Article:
Nuts.  I keep nuts in the fridge since they go rancid too quickly in the pantry.  They’re high-cal, high-fat nuggets, so I practice careful portion control, but they make for a wonderful hit of protein and healthy fats.  My favorites are pecans and almonds, so I always have at least one or the other kicking around my fridge.  I use them for snacks occasionally, but more often for sprinkling over salads or my morning yogurt or oatmeal.

Hummus.  This one is for hubby, since he can’t get enough of the stuff (although I like it too).  Hummus makes a wonderful sandwich spread instead of mayo, but hubby especially likes it for dipping pretzels or veggie crudites.  I love to put it out when we want a snack – it’s far better than a high-fat dip (although it does have some fat from the olive oil and tahini, so mind yourself).  I will occasionally make my own hummus or bean spreads, but I don’t always have time, so many weeks we buy a tub of our favorite grocery store brand and that stands in for us until I have a few minutes to whip up a homemade batch.

Dates.  They’re nature’s candy!  I love to grab a date or two for a sweet treat at the end of a meal (unless I’m having a square of dark chocolate) or for fuel before long runs when I’m training for a race.  I buy a big tub from Costco, and it lasts me forever.

What do you keep in your healthy fridge?

The Essential Healthy Kitchen, Part I: Pantry


As we all continue trying to live our best, healthiest lives in January (before February arrives and everyone falls off the wagon at the first sight of Valentine’s chocolates), I thought I’d do a mini-series of posts talking about the ingredients I’ve found to be key in my healthy kitchen.  Now, I’m not claiming to be any kind of an expert here.  But I try to put healthy meals on the table for my family every night most weeks (although I’ve succumbed to takeout a bit more than usual with an infant in the house) and over my years of cooking I’ve developed some preferences.  So I’m going to share my favorites over a series of four posts.  Part I will focus on my pantry essentials, in Part II we’ll talk fridge, Part III will be devoted to the freezer, and in Part IV I’ll share some of my favorite kitchen tools for healthy eating.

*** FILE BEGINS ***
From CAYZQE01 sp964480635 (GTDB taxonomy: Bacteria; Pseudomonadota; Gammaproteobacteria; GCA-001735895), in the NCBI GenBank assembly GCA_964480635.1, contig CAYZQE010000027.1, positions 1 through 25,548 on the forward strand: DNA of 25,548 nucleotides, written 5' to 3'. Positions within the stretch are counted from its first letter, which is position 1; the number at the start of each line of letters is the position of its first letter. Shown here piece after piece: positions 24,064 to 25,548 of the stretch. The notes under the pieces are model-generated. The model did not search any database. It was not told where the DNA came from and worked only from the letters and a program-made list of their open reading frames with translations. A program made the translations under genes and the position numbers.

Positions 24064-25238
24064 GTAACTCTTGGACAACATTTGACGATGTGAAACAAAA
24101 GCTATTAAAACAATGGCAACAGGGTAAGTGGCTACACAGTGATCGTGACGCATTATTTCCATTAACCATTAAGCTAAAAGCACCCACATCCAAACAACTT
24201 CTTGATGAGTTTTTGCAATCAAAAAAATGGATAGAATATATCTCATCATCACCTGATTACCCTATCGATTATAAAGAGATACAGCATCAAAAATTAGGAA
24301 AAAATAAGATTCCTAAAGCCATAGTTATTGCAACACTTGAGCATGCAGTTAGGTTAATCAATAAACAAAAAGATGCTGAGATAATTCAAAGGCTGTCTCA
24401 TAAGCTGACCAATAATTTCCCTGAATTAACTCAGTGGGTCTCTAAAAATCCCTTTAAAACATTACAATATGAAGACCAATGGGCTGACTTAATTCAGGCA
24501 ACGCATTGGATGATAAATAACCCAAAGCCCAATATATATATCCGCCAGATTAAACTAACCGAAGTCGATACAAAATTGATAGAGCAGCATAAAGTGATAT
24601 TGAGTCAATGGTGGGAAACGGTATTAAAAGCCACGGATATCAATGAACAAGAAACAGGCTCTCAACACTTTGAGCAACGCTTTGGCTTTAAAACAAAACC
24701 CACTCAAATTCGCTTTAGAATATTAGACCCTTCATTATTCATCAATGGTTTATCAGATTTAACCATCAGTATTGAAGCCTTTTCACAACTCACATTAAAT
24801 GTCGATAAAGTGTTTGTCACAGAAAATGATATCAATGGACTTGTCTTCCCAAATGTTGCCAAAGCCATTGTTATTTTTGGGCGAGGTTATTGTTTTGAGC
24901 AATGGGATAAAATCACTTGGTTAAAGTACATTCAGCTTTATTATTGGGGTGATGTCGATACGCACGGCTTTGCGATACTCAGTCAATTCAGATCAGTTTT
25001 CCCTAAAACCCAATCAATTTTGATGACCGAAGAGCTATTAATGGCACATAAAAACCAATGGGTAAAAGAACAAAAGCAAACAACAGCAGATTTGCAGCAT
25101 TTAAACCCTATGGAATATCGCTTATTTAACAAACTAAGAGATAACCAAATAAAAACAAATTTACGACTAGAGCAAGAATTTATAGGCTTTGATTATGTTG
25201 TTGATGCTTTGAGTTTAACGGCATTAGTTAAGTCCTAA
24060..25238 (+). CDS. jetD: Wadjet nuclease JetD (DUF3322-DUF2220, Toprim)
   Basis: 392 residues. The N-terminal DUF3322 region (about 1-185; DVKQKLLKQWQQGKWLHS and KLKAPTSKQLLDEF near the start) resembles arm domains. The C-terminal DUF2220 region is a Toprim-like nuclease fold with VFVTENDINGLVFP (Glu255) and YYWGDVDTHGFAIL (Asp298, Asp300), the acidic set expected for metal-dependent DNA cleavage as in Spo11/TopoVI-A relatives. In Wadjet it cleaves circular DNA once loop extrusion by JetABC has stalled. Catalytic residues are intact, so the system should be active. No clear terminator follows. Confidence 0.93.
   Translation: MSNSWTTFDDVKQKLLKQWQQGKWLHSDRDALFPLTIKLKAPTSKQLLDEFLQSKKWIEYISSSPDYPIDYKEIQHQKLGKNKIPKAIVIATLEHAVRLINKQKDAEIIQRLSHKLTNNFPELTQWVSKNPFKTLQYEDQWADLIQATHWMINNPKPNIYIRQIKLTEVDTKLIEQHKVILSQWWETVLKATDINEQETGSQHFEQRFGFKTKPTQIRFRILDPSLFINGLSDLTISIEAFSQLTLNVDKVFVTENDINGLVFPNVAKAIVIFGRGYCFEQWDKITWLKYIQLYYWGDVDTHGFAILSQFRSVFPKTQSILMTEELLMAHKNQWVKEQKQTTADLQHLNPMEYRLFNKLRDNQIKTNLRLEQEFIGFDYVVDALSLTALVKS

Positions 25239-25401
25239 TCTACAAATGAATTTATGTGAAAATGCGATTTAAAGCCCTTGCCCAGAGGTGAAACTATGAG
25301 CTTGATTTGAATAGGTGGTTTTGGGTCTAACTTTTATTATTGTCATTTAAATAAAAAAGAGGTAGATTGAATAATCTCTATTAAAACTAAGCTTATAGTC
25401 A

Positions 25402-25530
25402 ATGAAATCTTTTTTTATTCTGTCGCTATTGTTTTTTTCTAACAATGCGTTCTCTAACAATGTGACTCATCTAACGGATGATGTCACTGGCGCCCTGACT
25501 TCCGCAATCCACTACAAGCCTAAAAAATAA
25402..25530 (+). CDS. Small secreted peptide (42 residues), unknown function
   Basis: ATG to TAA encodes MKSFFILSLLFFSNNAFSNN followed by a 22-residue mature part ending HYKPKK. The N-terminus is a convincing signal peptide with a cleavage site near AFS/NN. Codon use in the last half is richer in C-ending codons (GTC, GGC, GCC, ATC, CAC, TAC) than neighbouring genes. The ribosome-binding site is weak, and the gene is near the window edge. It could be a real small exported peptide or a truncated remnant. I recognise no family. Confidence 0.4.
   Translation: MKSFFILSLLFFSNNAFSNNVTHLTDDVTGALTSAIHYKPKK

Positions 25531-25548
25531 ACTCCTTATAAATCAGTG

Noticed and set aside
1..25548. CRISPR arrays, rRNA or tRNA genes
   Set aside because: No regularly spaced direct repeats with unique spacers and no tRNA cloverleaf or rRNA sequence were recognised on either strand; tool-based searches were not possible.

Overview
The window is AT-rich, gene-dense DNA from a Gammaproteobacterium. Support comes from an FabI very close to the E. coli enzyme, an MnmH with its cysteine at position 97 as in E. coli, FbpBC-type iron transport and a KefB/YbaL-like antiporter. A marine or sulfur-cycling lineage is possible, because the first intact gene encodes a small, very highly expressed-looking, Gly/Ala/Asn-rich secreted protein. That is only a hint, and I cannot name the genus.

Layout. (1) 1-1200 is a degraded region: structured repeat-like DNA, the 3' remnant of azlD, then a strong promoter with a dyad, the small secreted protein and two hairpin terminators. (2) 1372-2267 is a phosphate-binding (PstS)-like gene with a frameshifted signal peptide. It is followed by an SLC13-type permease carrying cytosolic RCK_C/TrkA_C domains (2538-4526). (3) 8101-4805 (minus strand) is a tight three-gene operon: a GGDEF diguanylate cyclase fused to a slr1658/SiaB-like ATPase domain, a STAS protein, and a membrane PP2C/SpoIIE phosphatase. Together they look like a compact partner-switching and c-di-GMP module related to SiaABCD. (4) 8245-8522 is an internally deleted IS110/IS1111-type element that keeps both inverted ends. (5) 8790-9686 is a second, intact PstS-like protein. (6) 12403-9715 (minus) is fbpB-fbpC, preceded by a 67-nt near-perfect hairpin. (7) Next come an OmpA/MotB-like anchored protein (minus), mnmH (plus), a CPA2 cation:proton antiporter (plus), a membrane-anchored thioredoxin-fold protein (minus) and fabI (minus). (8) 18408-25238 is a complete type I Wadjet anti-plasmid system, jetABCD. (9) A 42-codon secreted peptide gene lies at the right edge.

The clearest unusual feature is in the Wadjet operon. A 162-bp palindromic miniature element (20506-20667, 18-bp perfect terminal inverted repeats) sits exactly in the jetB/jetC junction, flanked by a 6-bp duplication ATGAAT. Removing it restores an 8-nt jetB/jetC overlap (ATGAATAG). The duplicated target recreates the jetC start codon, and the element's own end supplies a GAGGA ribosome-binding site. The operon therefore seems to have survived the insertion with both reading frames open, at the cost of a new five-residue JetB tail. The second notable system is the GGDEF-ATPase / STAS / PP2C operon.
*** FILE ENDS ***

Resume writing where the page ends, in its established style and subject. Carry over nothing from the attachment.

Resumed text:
I think the pantry might be the most important part of my kitchen.  I love the feeling of well-being that comes with a full (and organized!) pantry.  I love knowing that I have everything I need at my fingertips, whether I’m pulling together an entire dinner from pantry ingredients because I’m due for a trip to the grocery store, or whether I’m just flavoring up something fresh from the fridge.  And there are a few pantry ingredients I can’t live without.

Herbs de Provence, Thyme and Oregano.  Dried herbs are one of the best ways to bring flavor to a dish without blowing your calorie budget, but they can be tricky.  I’m not a fan of most dried herbs – I think fresh is usually best.  Mint, for instance, is an herb that I’ve bought dried in the past and you know what it tastes like?  Nothing.  At least, nothing like fresh mint.  I love fresh mint so much that I’ll always, always spring for the real thing.  But there are a few herbs that I must have dried in my kitchen – namely thyme, which I like both fresh and dried, oregano, which really benefits from being dried (fresh is way too strong), and Herbs de Provence, my favorite blend.  I sprinkle them over pasta dishes, in egg scrambles, soups, stews and anything else I can think of.

Spices.  Here’s one area where I’ll probably never pare down.  I love spices, and they’re another great way to add flavor without fat or calories.  I buy plenty of spices, but my favorites are cinnamon, curry powder, ancho chili powder, and Northwoods seasoning mix (a Penzey’s blend).  Although I use plenty of different spices, those are my top must-haves for flavoring foods.

Fancy Salts.  Sure, excess sodium is pretty bad for you.  I try to avoid processed foods because of the sodium, but there is definitely a place for salt in a healthy pantry.  As with things like chocolate, I firmly believe that buying the good stuff means you can use less to better effect.  I always have Maldon sea salt on hand for finishing dishes, and I usually have a couple of other salts as well.  Right now I’m working my way through a little pot of French Grey sea salt that I acquired from R, and I also have a jar of lavender salt for when I’m feeling particularly fancy.  The better the flavor, the further you can go on just a little pinch.